I made up a rust bluing solution from Howe's book. I  scaled it down to make just a small amount and was very pleased with the outcome.  It is NOT a shiny blue however - it's more of a matte finish.
Nitric acid   15cc
Hydrochloric acid   12cc
Distilled water   5cc
Iron filings or chips   30 gr
I swabbed it on with cotten balls, let it sit for varying amounts of time, (starting with about 6 hours) then boiled it for 30 min and carded off the rust with degreased steel wool.  Did this about 5 or 6 times (can't remember exactly...might have been 8!) It's fun to see a nice finish come from your own work!  As Bent-Ramrod says, tho, polish and degreasing are most important.
Regards, Joe
  
Back to top
 
IP Logged
 
J.D.Steele
Frequent Elocutionist
*****
Offline


NRA Life since '76

Posts: 1167
Location: deep South
Joined: Apr 1st, 2006
Re: slow rust blueing
Reply #13 - Nov 5th, 2006 at 3:51pm
Print Post  
For John Bivins' take on slow rust bluing, look in Rifle magazine #36, page 26. He discusses his experiences while attempting to rust-blue in varying humidities, and details his method of obtaining a fine job every time. He gives details of how to construct and, more importantly, operate a vertical damp box for fume bluing using the Niedner formula and method.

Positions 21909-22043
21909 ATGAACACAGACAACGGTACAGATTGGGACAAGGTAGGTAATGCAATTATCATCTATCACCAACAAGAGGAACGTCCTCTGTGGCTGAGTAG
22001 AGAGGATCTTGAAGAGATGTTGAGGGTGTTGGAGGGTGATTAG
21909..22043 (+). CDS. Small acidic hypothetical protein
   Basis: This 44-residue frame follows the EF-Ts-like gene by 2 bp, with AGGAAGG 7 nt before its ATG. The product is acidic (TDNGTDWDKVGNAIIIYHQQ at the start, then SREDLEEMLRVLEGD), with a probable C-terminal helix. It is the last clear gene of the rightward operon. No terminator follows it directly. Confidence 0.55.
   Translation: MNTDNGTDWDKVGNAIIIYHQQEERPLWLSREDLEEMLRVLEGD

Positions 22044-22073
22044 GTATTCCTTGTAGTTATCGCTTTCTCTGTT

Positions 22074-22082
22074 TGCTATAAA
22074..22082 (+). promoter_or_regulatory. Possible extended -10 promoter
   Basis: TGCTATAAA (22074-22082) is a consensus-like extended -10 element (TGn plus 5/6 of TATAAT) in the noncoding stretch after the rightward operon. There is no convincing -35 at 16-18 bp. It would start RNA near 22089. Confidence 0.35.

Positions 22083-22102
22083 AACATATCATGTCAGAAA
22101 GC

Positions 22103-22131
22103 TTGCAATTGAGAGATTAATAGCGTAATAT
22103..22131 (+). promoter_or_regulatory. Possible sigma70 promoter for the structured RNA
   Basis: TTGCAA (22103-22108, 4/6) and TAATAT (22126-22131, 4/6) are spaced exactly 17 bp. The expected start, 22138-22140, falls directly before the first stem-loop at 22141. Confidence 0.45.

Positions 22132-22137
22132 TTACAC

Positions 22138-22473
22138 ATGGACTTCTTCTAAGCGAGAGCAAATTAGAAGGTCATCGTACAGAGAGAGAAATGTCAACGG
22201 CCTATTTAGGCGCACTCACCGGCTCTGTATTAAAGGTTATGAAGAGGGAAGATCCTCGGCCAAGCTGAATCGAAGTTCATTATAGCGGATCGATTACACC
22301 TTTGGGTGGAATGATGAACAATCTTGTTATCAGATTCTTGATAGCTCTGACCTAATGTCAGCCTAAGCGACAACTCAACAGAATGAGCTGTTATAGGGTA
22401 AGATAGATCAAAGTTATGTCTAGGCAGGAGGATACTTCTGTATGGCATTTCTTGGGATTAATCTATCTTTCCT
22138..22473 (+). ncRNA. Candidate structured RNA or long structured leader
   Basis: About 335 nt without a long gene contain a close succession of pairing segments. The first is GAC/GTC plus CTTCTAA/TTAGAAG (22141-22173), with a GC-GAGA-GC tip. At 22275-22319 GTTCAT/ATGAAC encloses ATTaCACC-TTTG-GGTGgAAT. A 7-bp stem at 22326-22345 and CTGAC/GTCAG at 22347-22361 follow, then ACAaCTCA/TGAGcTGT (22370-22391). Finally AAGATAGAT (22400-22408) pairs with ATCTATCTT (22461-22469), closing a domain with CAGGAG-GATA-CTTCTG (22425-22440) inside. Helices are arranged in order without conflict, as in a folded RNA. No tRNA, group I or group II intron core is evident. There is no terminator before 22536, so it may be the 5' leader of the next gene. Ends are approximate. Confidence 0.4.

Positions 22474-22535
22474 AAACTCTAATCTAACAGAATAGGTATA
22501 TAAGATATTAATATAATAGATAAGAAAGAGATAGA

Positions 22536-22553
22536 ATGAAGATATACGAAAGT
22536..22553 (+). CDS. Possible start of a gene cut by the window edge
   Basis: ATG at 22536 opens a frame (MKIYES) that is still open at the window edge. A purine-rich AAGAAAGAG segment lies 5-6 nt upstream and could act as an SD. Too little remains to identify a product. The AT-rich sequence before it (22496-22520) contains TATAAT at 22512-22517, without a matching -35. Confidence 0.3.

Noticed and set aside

For some who may not know, John Bivins was one of the best if not the premier maker of muzzle-loading and other classic rifles a generation ago. He was one of the few who were both articulate enough and generous enough to share some of their superlative methods with the rest of us. His rifles are works of art and continue to be regarded as a yardstick for comparison by the finest makers of today.
Good luck, Joe
  

If you can read this, thank a teacher. If you can read this in English, thank a U.S. soldier!
Back to top
 
IP Logged
 
Bent_Ramrod
Frequent Elocutionist
*****
Offline



Posts: 1142
Location: Southern Arizona
Joined: Feb 8th, 2006
Re: slow rust blueing
Reply #14 - Nov 6th, 2006 at 9:57pm
Print Post  
JDS,

If I recall, John Bivins was the gunsmith in residence at Colonial Williamsburg for many years.  His articles on finishing and restoration were very good tutorials; his writing as well as his gun work was excellent.
  
Back to top
 
IP Logged
 
Page Index Toggle Pages: [1] 2 
Send TopicPrint